Fig. 6 illustrates the convergence blank 90 of axial injection torch 12. Convergence blank 90 has three converging channels 92 for the plasma sources, and central axial passage 91 for the liquid feed. The convergence area is shown in greater detail in Fig. 6A. Centering tabs 93 are provided on tube 102 to center it in the convergence blank. The liquid feedstock in the axial injection torch is injected axially in the center of the three plasma channels 92. The size of the injector is limited to the dimensions between the plasma channels. The manner of injection of the slurry is critical in preventing clogging. Clogging at the injector needs to be avoided in spraying liquid feedstocks to produce thermal spray coatings. Standard convergences may not provide enough cooling and may cause clogging at the injection point. A number of injector designs may be used to minimize clogging at the injector. The choice of design depends on the type of powder being sprayed or the type of coating one is trying to achieve. The injector design may affect the droplet size which will affect the properties of the thermal spray coating.

The injector may be a two fluid injector as shown in Fig. 7 through 12 or a liquid injector with increased cooling and no atomization as shown in Fig. 13-16. The embodiment of Fig. 7-11 has tube 100 for liquid on the outside and tube 102 for atomizing gas. For example the inside tube 102 may be 1/8" in diameter and the outer tube 100 may be 3/16" diameter. The tubes are lap welded to the injector 103 at 104, 106 and the injector is then brazed into the convergence blank. Gas passes through converging/ diverging sections 108, 110 to speed up gas flow. Liquid enters radially through holes 112 after the gas has begun to diverge and is sheared by gas.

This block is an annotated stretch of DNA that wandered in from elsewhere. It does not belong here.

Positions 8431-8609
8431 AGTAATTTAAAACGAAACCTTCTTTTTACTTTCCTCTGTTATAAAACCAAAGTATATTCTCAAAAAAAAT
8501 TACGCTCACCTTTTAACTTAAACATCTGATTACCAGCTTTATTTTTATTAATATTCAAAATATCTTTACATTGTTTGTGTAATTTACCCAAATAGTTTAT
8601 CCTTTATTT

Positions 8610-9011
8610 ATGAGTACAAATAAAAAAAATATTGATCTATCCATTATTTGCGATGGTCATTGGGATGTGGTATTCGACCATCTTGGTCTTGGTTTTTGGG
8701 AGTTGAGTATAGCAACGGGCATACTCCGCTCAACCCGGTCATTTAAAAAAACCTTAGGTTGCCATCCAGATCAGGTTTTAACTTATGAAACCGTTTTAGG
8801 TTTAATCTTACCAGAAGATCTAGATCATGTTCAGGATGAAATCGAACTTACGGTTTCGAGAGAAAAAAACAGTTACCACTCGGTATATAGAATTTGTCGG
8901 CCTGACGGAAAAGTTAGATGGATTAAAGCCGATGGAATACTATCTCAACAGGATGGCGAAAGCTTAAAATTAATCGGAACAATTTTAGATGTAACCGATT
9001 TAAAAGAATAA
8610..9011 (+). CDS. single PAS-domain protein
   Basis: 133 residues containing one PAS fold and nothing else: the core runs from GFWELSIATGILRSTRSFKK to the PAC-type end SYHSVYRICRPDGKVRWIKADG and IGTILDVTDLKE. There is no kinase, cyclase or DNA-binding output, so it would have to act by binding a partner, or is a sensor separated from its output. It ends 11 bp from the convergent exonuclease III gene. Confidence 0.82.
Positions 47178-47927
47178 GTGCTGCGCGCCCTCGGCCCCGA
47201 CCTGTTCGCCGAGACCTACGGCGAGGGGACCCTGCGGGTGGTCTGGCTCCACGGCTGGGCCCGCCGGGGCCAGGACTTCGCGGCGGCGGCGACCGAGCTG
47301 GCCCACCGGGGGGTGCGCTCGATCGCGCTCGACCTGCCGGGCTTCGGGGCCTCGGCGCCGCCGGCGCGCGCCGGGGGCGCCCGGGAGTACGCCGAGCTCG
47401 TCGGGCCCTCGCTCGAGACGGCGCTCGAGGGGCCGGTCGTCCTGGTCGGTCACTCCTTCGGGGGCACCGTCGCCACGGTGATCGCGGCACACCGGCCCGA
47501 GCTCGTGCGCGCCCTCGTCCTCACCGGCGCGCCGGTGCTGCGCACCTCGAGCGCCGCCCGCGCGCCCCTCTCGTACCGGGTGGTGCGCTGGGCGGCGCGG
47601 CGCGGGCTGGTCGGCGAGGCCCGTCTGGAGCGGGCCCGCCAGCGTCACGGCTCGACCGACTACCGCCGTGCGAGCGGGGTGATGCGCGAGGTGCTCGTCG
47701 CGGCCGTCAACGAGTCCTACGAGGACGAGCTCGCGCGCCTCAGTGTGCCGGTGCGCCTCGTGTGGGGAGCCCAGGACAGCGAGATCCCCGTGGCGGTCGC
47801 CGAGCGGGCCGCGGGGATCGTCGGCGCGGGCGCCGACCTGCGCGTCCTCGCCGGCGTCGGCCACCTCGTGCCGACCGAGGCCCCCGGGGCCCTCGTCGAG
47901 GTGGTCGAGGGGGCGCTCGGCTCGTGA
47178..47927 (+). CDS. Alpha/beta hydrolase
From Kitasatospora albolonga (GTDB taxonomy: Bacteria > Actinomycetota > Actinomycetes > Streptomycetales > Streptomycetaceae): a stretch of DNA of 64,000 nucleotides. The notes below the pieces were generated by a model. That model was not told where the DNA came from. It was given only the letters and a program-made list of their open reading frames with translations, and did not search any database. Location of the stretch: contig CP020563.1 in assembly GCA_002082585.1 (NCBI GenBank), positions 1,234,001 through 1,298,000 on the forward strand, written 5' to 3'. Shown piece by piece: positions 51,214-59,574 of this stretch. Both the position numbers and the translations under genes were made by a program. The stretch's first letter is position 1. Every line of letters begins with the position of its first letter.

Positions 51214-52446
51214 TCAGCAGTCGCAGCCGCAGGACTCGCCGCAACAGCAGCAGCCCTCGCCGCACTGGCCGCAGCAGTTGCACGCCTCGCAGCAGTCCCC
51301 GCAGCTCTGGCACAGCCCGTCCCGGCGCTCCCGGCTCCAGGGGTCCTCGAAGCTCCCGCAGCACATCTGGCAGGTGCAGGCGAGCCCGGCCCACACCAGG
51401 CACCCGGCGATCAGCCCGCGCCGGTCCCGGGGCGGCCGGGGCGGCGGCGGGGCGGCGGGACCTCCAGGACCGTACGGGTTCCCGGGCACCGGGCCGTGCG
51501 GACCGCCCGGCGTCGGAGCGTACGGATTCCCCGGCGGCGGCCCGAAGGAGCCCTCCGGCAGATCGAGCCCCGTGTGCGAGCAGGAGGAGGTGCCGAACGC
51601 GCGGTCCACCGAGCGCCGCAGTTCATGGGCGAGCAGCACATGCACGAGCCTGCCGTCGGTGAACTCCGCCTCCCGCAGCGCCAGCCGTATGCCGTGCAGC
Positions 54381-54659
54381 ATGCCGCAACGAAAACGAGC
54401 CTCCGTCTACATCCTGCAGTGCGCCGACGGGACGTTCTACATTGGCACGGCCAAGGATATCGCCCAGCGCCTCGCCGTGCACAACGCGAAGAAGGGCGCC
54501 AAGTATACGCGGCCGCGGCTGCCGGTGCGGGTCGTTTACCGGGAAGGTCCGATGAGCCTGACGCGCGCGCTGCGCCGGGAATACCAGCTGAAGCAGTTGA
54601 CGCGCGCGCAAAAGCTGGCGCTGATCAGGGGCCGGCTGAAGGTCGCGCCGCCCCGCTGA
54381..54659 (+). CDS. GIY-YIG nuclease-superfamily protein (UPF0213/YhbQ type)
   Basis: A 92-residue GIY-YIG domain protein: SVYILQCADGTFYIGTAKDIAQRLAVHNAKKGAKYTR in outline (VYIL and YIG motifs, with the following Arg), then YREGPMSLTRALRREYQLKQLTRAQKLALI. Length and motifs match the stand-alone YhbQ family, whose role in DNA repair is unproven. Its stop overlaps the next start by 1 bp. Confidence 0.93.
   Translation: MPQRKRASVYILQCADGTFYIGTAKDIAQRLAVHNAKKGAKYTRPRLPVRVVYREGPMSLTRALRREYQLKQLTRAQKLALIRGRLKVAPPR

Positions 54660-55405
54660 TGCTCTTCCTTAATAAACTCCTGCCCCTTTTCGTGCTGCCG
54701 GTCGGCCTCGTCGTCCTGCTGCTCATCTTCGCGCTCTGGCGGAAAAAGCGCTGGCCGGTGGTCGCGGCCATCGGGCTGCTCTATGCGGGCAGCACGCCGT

Fig. 12 illustrates a second style of two fluid injector in convergence blank 90. 5 The injector is a tube-in-tube injector with tube 102 for liquid on the inside and tube 100 for gas on the outside. Liquid tube 102 is centered in bore 120 of blank 90 by centering tabs 93 as shown in Fig. 6A.. The end of liquid tube 102 is flush with front 114 of the convergence blank 90 whereas the end of tube 100 butts against an interior surface of blank 90 at which point the gas in the interior of 0 tube 100 communicates with the interior of tube 102 to atomize the liquid slurry. In a preferred embodiment the cross-sectional area of the outer gas tube 100 is .00402 square inches and the cross-sectional area of the inner liquid tube 102 is from .00238 square inches .0031 square inches. The preferred ratio of the cross- sectional flow area of liquid to gas is therefore from about Vi to 3/4 but can range5 from 1/3 to 1/1.